At intermission, I was able to pull myself together and briefly introduce myself to conductor Bailey Cooke. This young gentleman has the unique, charismatic appeal and intuition of a gospel minister; the whimsy and intelligence of a classy comedian; and the extemporaneous skills of a sportscaster. His ability to create a warm connection between stage and patron was compelling. Cooke impressed us with notes he gave off-the-cuff during segues between many of the songs — tidbits of historical, fun facts about the program and humorous insights of the choristers. Laughter, agreeing nods, and “ah's” indicated the high level of connection this affable, artistic director was able to establish with the audience. Augmenting Cooke’s contributions were assistant musical conductors Kelly Chang and Steven Ilagan (both leaving for greener pastures after this concert); all 3 directors took turns singing, directing and accompanying.
After intermission, the women of DCC took to the stage and impressed us with the Mongolian song “八駿贊” (“Praise the Eight Steeds”) by Se Enkhbayar. To me, it seemed clear at this point of the concert, that DCC has a level of confidence not common among choruses in their age-bracket. They were having fun and enjoying themselves immensely. “八駿贊” was the most difficult of all the songs from my perspective. Mongolian phonetic structure uses parts of the mouth that Germanic, Romance, and Latinate language speakers simply don't use. Also, there were dozens of measures where the ladies sang monosyllabic runs, crazy chords, and dissonant melody progressions. This strenuous song shone a spotlight on the spectacular range and talent of DCC.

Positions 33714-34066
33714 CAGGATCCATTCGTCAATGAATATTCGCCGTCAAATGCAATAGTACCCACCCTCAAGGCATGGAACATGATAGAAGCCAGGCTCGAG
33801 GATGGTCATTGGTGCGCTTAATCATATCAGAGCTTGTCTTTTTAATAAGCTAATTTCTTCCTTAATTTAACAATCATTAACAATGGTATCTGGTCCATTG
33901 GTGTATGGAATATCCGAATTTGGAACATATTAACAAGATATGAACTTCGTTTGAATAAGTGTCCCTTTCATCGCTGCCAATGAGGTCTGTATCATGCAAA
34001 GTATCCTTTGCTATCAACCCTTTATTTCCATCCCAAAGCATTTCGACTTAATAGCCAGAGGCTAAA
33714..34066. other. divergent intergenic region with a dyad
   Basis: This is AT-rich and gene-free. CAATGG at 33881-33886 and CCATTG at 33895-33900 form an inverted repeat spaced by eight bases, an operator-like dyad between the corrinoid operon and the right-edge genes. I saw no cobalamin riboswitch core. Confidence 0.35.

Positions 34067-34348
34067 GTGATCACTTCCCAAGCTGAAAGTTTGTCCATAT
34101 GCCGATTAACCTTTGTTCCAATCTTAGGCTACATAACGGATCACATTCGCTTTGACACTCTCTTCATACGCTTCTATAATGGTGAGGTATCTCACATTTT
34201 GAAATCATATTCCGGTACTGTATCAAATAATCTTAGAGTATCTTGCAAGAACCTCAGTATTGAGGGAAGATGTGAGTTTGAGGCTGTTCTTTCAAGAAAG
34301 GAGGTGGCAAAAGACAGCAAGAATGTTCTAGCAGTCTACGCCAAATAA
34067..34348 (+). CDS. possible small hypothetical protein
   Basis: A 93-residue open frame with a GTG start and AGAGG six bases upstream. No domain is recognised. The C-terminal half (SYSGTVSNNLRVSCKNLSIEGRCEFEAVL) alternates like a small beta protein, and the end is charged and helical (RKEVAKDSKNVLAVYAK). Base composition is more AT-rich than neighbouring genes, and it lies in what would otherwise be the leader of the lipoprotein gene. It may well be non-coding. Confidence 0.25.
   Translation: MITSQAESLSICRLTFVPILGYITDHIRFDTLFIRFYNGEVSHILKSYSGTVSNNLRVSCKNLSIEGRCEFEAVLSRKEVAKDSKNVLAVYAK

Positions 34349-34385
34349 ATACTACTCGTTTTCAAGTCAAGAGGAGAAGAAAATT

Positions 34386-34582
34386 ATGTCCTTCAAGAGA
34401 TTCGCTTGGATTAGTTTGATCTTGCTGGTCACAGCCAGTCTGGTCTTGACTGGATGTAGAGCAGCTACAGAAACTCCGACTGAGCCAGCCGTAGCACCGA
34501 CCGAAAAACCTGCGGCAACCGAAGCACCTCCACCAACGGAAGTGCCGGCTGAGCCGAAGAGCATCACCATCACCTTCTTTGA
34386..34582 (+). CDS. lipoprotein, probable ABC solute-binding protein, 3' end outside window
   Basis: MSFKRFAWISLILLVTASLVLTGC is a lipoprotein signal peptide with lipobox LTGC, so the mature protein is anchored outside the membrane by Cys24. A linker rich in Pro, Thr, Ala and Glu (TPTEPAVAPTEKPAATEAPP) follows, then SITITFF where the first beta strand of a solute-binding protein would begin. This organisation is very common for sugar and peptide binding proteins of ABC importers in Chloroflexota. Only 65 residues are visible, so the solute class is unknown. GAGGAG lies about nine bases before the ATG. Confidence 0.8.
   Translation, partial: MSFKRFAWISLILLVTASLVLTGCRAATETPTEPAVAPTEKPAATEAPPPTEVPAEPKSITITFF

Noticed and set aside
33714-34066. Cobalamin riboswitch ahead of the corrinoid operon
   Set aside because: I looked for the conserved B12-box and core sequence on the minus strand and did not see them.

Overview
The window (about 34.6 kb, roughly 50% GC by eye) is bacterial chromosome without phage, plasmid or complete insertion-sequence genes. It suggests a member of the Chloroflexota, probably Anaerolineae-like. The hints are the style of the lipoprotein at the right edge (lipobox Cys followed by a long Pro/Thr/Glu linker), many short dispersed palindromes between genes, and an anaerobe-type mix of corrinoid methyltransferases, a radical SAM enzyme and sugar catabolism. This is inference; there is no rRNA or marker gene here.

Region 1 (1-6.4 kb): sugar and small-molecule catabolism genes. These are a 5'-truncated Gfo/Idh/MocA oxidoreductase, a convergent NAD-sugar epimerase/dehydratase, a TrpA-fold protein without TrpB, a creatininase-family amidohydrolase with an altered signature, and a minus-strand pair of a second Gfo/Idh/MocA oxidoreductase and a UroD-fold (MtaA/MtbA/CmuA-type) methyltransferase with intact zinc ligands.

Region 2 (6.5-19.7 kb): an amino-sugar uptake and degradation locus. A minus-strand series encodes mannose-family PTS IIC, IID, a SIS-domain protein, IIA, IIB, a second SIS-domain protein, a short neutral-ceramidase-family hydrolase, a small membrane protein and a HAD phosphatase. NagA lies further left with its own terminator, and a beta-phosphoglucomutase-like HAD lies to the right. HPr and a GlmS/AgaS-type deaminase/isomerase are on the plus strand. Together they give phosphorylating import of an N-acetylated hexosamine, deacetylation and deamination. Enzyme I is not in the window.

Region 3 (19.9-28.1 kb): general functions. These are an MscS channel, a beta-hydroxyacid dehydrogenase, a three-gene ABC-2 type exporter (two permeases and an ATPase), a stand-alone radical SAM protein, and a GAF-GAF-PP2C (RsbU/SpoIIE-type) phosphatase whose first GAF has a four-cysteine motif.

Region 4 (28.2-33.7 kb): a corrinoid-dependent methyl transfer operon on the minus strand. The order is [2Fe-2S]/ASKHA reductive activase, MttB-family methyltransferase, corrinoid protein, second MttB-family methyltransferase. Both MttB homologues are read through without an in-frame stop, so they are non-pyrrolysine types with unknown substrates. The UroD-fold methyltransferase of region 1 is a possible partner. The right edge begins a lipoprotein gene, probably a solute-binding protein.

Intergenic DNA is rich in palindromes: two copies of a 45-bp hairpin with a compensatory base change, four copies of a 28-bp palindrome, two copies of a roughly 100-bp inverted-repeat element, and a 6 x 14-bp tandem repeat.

DCC's men stood onstage next, and shared a rendition of Ireland's “Londonderry Air” or as it’s familiarly known, “Danny Boy.” The program states, “This arrangement conflates choral singing, vocal bagpipes, and piano in a beautiful fusion.” The guys used an opened- and closed-mouth, difficult nasal technique so well that their mock-pipes sounded like the real things passing by on St. Patrick's Day! Conductor Cooke was marvelous as their pianist. Kevin Memley arranged this version — and it’s now my favorite take on this traditional Irish ballad.
The sparkler of the evening, was Sia's hit, “Chandelier” as arranged by Kyle McGehee. Read the program notes — they were spot on! This high-octane octet of DCC did hit a small rough patch during the song, but it was barely noticeable. I wrote, “DCC's ability to self-correct during wobbled moments of a cappella is impeccable — to have found pitch and harmony, step back into tempo, and recover when something goes slightly awry — especially considering the high-caliber, densely inked scores they tackle — is beyond comparison.” I teared up on this one, as well. They make it seem so easy, yet “I was sitting on the edge of my seat, hoping, praying... then there it was —like a battery had been placed back into the clock or the strum of the guitar after having just been tuned — the song stood out as another favorite,” I happily observed.